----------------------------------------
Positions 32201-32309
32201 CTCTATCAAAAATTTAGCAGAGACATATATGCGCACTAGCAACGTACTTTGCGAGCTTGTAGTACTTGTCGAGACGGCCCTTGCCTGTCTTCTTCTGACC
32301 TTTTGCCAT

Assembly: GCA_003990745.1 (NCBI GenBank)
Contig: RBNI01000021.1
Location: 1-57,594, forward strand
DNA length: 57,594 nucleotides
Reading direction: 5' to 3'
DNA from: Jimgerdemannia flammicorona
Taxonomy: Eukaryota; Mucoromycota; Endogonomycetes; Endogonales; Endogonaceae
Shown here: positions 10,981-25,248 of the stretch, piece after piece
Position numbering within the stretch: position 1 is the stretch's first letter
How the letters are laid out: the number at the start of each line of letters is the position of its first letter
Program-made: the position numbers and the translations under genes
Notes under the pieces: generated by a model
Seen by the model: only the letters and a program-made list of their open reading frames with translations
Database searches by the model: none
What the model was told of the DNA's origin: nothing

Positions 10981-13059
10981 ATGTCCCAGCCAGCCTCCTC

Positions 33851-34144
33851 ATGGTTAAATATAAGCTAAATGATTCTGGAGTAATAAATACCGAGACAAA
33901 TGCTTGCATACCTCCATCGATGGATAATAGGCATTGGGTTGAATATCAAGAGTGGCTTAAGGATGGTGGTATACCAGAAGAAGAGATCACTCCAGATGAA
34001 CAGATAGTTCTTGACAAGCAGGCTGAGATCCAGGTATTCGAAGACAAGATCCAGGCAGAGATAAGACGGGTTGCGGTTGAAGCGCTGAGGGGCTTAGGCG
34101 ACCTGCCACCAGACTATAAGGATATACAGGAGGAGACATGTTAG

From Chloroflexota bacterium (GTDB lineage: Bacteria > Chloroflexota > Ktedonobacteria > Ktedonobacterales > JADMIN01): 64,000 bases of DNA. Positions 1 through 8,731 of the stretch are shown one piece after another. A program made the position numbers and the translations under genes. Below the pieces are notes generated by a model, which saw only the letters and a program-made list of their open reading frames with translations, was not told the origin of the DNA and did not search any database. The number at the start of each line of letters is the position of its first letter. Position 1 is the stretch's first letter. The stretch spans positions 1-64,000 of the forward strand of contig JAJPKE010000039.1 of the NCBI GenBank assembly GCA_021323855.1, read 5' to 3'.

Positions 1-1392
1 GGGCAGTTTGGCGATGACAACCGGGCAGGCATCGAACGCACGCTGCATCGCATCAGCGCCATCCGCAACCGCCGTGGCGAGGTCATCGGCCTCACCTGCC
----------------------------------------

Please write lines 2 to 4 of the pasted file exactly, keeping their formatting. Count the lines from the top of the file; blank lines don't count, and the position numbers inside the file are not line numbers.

32201 CTCTATCAAAAATTTAGCAGAGACATATATGCGCACTAGCAACGTACTTTGCGAGCTTGTAGTACTTGTCGAGACGGCCCTTGCCTGTCTTCTTCTGACC
32301 TTTTGCCAT

Assembly: GCA_003990745.1 (NCBI GenBank)